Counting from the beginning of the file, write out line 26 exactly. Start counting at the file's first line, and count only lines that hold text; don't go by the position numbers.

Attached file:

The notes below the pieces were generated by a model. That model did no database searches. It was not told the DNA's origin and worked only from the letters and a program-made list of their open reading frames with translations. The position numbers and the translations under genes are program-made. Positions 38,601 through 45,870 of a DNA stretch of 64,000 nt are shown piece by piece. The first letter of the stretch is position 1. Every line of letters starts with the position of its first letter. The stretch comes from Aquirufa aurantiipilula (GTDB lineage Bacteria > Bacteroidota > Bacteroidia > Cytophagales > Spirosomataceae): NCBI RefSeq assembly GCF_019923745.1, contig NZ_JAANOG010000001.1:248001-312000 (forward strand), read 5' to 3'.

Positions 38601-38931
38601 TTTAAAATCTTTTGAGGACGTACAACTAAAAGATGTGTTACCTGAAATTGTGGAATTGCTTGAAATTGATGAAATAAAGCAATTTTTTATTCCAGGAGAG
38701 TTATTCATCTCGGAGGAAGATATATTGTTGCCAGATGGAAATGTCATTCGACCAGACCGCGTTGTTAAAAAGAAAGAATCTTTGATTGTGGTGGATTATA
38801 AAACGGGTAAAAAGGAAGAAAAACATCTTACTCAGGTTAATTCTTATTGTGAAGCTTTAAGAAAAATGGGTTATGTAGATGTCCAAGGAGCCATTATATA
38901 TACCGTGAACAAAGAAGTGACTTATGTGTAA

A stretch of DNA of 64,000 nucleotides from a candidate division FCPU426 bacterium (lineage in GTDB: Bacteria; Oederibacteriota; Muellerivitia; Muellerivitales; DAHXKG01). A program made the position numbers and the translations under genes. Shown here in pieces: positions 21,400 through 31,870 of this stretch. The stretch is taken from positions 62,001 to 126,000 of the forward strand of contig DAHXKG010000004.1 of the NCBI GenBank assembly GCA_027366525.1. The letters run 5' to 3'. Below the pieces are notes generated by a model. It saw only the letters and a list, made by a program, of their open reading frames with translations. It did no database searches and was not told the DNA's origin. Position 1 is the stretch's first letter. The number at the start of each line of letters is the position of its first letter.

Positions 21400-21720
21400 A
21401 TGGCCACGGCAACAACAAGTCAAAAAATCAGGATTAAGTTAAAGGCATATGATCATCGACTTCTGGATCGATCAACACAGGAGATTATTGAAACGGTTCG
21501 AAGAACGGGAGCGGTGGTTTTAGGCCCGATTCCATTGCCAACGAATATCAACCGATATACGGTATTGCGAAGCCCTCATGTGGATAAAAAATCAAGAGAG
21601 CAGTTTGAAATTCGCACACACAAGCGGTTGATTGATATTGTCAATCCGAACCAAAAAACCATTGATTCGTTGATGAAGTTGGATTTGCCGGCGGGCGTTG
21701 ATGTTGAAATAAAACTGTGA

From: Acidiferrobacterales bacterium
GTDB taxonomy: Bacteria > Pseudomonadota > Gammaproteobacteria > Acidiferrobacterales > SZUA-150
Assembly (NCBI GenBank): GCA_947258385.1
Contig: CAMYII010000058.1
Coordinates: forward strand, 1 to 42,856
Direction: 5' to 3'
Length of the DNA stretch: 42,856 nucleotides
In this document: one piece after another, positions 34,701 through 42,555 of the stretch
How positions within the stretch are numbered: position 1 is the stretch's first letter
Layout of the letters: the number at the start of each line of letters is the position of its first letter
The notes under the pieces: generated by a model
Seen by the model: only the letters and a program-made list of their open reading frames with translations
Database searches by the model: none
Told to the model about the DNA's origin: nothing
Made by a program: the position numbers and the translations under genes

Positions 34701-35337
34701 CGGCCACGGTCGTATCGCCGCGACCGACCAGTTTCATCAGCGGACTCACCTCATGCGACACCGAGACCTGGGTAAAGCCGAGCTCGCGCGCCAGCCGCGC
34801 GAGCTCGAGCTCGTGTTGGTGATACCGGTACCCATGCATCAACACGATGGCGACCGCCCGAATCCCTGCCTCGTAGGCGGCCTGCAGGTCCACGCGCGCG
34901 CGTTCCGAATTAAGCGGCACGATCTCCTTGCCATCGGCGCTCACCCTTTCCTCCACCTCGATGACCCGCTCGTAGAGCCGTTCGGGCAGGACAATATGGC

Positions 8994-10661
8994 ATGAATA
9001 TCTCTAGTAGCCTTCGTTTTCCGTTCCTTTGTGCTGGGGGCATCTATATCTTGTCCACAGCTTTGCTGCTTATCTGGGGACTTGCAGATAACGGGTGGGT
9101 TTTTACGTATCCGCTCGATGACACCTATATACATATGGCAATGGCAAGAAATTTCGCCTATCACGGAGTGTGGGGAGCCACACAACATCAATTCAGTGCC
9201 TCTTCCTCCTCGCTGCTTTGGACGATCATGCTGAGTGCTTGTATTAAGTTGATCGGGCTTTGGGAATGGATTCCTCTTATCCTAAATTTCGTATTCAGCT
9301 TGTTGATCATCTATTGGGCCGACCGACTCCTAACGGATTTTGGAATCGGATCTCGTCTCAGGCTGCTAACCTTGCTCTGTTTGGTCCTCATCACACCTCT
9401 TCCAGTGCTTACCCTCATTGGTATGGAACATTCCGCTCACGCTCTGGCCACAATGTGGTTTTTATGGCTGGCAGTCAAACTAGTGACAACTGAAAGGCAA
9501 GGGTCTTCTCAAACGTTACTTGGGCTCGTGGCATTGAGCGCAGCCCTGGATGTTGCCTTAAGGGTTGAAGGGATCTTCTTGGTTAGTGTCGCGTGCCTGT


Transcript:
Database searches by the model: none